GT‘s December (2007) edition was its two hundred and fiftieth ‘ that’Sean awful lot of pages ‘ and editors. Not to mention sub-editors, art-editors, and heaven knows what else. It’s been on the go for more than twenty years. That is worth (genuinely) celebrating, especially as GT was a very useful addition to the Gay press in the mid-1980s. And there was a Gay press. Journals were being produced in nearly every town of any size on a regular, mostly monthly, basis. They were largely run on co-operative lines, largely non-profit making, being produced because a Gay press ought to have been produced. There was a culture of the rolling up of sleeves to produce punchy and provocative material. The short-lived, London-based Gay Noise was one such. Belfast’s Gay Star, and in particular upstart were based on Gay Noise‘s strictly non-deferential style, (if not on its somewhat ‘PC’ outlook). Gay Noise also attempted to resurrect the spirit of GLF’s1 Come Together publication. Come Together was produced by GLF in different places. Mostly large cities, there were just more people available to do the dull bits as well as the writing. Gay News arose out of the fact that Come Together dissipated through lack of energy or commitment on the part of some groups (GLF waSean anti-organisation, ranging from anarchists to Maoists to Tories. Getting them in the same room, much less working on the same project waSean exercise in diplomacy. GLF couldn’t really last ‘ except in disguise NIGRA2 is GLF in collar’n’tie. GN was London-based, but encouraged other magazines, it was a co-operative and generally supported CHE3. More to the point, it appeared on a regular basis, was well written, and was not London, or ‘scene’ fixated.Some people (increasingly, it seemed) disliked this situation. After ten years existence, during which it became something of an institution, and was involved in the notorious ‘blasphemous libel’ case, things came to a head. There were a number of scandalSeand schisms. The editor, Denis Lemon, sold the publication, (which he did not own) to a chap who did not have the money to buy it. Prior to that a number of the staff had walked out. They argued that there were ‘too many’ lesbians on the writing staff (one: with about half a dozen ‘stringers’). They also insisted that the punters did not like ‘politics’ (this was before ‘PC’ was invented). They flounced off (the only phrase for it) and set up Gay Reporter, which rarely reported anything, and then it was only ‘scene’ events along the London Underground Victoria and Northern lines.GR shrivelled and died in a matter of months. GN was revived as a pale but uninteresting shadow of itself – complete with glossy cover – featuring, as Gay Star‘s ‘trypesetter’ as she described herself, Ann Cleave, put it “male tarts”. It ran into the ground and was sold to the combine that produced a range of glossy male porn magazines. It had taken in the waifSeand strays from GN and GR, and produced GT. It proudly carried Incorporating Gay News on its masthead for a long time. Boasting about having absorbed the ‘legendary’ GN in edition No. 100. It was mentioned again in edition 150. Then masthead was re-designed and references to GN disappeared.Why, one wonders? Is this a triumph for the mindless consumerism exemplified by Gay Reporter? If we had been slightly less ‘consumerist’ in Thatcher’s heyday we might not now be dependent on the People’s Republic of China. For every household item you care to think of. What does Gay Times actually stand for – other than being part of the Stonewall / New Labour nexus?upstart and Gay Times are the same age ‘ we’ve had somewhat different histories.Se n McGouran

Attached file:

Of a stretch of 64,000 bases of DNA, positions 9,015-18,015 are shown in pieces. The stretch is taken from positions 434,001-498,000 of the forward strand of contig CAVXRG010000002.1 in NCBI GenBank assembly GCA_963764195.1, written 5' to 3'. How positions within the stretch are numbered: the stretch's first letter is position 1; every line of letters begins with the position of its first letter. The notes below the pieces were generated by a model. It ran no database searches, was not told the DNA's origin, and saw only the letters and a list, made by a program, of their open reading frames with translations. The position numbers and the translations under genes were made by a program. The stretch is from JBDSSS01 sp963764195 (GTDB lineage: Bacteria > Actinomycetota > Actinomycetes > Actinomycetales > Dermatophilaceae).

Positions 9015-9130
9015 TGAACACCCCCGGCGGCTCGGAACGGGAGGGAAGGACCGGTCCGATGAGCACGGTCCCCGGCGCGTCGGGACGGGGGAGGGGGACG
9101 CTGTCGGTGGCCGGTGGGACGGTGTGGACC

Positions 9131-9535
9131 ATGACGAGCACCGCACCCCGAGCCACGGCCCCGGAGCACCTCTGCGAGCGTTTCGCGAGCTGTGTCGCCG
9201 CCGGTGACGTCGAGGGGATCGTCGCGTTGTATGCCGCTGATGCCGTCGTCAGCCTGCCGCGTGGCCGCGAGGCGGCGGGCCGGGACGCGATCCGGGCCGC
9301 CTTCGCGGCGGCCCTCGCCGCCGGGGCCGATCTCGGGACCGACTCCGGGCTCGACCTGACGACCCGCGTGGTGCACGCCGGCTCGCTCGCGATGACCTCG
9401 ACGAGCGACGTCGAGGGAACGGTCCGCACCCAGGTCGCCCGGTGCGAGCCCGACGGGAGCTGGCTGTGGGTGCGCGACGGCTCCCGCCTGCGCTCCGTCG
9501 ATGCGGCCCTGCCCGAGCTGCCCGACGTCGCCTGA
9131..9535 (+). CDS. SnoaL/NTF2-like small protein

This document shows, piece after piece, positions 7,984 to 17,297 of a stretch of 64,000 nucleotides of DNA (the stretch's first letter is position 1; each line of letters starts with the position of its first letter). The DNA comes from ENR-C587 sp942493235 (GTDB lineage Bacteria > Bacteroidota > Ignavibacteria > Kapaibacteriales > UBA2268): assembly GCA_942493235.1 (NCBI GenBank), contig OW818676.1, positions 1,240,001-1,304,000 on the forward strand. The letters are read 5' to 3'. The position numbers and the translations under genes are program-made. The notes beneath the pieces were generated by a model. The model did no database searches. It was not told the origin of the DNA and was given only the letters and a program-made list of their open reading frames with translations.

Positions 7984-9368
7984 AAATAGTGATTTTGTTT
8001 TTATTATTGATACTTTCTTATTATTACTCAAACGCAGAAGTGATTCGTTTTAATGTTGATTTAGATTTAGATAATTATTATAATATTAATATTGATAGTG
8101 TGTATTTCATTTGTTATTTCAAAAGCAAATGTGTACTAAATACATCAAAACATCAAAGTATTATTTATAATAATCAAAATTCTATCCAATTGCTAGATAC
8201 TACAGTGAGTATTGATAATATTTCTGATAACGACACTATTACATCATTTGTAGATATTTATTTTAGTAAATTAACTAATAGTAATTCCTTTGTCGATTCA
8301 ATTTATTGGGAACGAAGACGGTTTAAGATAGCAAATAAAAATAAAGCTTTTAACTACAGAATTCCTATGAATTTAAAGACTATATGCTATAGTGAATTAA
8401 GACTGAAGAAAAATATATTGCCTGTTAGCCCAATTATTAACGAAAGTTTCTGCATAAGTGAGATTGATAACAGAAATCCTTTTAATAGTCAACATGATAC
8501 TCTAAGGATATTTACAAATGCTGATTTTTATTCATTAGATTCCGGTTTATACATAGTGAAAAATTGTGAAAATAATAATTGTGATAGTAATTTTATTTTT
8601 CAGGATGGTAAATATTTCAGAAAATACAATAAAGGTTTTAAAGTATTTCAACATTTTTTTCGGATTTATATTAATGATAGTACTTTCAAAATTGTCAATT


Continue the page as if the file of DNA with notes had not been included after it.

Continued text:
1 The Gay Liberation Front – it was very widespread – from London to Derry.2 The Northern Ireland Gay Rights Association – named in emulation of the NI Civil Rights Association – still out there fighting.3 The Committee, then Campaign for Homosexual Equality – it’s still campaigning – see www.gaymonitor.co.uk.